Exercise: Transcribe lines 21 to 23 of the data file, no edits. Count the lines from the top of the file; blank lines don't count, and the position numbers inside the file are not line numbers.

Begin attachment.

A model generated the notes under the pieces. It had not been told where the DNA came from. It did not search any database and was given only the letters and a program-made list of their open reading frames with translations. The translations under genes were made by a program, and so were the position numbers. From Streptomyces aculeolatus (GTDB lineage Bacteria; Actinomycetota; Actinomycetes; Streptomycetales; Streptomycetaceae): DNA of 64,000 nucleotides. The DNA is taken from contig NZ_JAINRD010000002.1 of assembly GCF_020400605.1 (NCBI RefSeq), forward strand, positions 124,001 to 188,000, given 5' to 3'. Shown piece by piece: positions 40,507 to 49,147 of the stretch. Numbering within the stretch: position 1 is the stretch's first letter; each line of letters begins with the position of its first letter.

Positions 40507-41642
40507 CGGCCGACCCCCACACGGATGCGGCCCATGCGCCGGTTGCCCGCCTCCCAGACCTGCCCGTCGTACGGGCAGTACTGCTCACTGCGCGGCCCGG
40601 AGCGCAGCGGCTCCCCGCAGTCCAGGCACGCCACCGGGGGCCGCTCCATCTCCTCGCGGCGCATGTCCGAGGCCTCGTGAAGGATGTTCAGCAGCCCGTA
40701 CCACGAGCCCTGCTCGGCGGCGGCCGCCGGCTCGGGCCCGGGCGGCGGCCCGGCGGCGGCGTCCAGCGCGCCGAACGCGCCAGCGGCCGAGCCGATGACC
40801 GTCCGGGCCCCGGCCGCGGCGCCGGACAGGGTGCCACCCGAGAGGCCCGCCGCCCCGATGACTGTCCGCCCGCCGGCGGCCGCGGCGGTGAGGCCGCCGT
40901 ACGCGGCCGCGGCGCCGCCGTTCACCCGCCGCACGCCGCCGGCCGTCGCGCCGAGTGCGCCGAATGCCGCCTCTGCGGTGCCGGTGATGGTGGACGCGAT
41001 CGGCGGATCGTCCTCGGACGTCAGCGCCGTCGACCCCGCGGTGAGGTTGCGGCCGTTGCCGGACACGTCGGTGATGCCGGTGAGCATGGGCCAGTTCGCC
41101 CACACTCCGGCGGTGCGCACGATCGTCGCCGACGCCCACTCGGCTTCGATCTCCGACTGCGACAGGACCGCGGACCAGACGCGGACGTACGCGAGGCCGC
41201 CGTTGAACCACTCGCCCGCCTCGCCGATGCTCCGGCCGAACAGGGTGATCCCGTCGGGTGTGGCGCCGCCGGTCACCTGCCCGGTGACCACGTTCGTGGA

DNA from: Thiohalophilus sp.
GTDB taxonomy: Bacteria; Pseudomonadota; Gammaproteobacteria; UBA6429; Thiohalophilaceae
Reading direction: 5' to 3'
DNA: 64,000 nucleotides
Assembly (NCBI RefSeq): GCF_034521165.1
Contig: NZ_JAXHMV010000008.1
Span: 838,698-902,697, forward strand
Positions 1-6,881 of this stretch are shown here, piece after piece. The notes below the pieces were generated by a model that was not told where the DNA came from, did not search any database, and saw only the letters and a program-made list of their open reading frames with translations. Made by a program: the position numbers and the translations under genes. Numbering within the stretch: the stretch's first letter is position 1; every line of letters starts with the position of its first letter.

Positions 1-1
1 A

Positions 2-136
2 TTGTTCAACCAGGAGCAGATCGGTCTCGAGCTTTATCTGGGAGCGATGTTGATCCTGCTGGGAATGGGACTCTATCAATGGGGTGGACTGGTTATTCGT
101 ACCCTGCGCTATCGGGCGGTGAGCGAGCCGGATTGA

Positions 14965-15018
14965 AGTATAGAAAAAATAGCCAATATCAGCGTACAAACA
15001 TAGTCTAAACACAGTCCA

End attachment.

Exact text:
Positions 2-136
2 TTGTTCAACCAGGAGCAGATCGGTCTCGAGCTTTATCTGGGAGCGATGTTGATCCTGCTGGGAATGGGACTCTATCAATGGGGTGGACTGGTTATTCGT
101 ACCCTGCGCTATCGGGCGGTGAGCGAGCCGGATTGA